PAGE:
These Irish, Welsh, and Scottish nationalists are known for their racist beliefs. These discriminatory beliefs are also a common denominator for the Jews that are part of Zionism. George Orwell’s next grouping known as Transferred Nationalism fall divisions such as: Communism, Political Catholicism, Color feeling, Class feeling, and Pacifism. The difference between transferred and the other two types of nationalism is the fact that it isn’t as serious as the other two but people still believe in it and are somewhat influenced by it.

Class feeling and color feeling are similar in the sense of superiority between races or class status. White people over black people or upper classes over lower classes are some examples of this dogmatism. Pacifism is described as “hatred of western democracy and admiration of totalitarianism” against Britain and the United States. Lastly, George Orwell subdivides Negative Nationalism into: Anglophobia, Anti- semitism, and Trotskyism. Against their own country, Anti- Jews (against Jews) and against Stalin are the main motives of these three examples.

Nationalism is one of those words whose current definition is based on opinion and belief. The complexity of this term is due to time evolution. As different periods of time passed, nationalism went to from being negative to positive or vice versa. Showing pride for the United States by singing the national anthem at the beginning of a school day wasn’t the same thing as yelling “Heil Hitler” to a soldier in Germany during the Holocaust. Propaganda was another main influencer of the people. The government put up posters and television ads showing the “bad side” of their opponents in order to get their country’s support during war.

Lastly, as George Orwell said, nationalism is not to be confused with patriotism. Nationalism is the will to imply or even force a lifestyle or customs on others whilst patriotism is the showing of pride and joy of one’s way of living and commitment to a certain place. There are many other opinions on this complicated word such as Perry Anderson’s wrong belief of thinking nationalism was “the desire of people to form their own independent nation-state. ” There are no right or wrong definitions of nationalism because they are all expressed by people in their each and own unique ways.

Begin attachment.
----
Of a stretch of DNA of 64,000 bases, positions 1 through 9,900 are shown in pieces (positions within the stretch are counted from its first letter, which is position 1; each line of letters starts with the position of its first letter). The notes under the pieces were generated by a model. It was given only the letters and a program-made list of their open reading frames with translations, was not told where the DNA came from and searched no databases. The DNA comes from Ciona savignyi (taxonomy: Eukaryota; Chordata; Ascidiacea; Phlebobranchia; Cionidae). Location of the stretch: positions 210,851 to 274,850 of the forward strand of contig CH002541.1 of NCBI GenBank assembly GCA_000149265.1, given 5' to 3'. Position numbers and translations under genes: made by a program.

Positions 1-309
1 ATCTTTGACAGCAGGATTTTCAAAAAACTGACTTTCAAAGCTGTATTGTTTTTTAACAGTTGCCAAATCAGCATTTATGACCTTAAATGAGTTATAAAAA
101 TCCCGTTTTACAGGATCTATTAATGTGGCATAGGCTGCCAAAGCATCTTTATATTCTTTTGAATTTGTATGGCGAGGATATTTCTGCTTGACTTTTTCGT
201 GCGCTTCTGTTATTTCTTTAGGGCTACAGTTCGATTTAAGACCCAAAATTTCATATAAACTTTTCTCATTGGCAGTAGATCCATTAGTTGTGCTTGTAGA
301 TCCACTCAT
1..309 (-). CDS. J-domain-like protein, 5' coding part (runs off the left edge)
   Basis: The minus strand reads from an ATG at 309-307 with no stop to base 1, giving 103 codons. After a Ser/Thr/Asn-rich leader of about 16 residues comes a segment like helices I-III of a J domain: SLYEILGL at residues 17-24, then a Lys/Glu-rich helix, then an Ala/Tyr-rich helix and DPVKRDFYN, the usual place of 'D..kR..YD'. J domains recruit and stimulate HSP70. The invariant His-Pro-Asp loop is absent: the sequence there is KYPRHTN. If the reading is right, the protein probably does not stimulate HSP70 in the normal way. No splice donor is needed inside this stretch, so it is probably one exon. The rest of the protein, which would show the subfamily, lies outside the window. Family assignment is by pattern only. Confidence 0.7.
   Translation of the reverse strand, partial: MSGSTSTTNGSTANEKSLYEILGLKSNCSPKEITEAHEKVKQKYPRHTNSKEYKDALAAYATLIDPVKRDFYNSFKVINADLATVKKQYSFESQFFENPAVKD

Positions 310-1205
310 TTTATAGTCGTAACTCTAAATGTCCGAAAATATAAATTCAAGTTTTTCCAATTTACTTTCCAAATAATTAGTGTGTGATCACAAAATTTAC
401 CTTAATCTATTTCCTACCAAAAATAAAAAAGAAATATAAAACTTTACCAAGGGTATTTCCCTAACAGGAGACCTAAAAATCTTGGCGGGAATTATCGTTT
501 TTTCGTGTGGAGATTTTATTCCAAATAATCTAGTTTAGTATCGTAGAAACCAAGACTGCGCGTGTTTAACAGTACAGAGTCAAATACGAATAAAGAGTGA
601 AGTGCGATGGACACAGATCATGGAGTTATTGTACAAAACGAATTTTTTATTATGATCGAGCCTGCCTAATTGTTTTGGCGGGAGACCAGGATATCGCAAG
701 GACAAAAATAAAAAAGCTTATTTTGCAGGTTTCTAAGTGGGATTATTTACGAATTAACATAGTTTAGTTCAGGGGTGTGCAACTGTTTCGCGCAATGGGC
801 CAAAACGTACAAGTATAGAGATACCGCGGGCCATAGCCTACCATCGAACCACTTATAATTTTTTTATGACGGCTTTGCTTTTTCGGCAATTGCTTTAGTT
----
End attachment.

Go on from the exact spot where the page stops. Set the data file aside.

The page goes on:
Their surroundings and their experiences both influence how the feelings of nationalism are defined. However, one does not deny that a definition for such feelings is obviously subjective… Bibliography Easton, Mark. “Cry ‘God for Harry, England, and Saint George!. ’” BBC. N. p. , 14 June 2010. Web. 29 Aug. 2012. <https://asmoodle. asmadrid. org/moodle/course/view. php? id=32>. Hobsbawm, Eric. “Nations and Nationalism since 1780. ” ASM IB History 1. The American School of Madrid, n. d. Web. 30 Aug. 2012. <https://asmoodle. asmadrid. org/moodle/course/view. hp? id=32>. Mill, John Stuart. “Of Nationality, as connected with Representative Government. ” ASM IB History 1. The American School of Madrid, n. d. Web. 30 Aug. 2012. <https://asmoodle. asmadrid. org/moodle/course/view. php? id=32>. “The Origins of Nationalism. ” CSU Bakersfield. California State University, n. d. Web. 30 Aug. 2012. <http://www. csub. edu/~mbaker2/Hist102nation. htm>. Orwell, George. “Notes on Nationalism. ” ASM IB History 1. The American School of Madrid, n. d. Web. 29 Aug. 2012. <https://asmoodle. asmadrid. org/moodle/course/view. hp? id=32>. Renan, Ernst. “Qu’est-ce qu’une nation? ” [“What is a nation? ”]. ASM IB History 1. The American School of Madrid, n. d. Web. 29 Aug. 2012. <https://asmoodle. asmadrid. org/moodle/pluginfile. php>. Savich, Carl K. “Nationalism and War. ” MakNews. N. p. , 1 Sept. 2010. Web. 29 Aug. 2012. <http://www. maknews. com/html/articles/savich/nationalism. pdf>. Wolfson, Ben, ed. “Nationalism. ” Stanford Encyclopedia of Philosophy. N. p. , 1 June 2010. Web. 31 Aug. 2012. <http://plato. stanford. edu/entries/nationalism/#BasConNat>.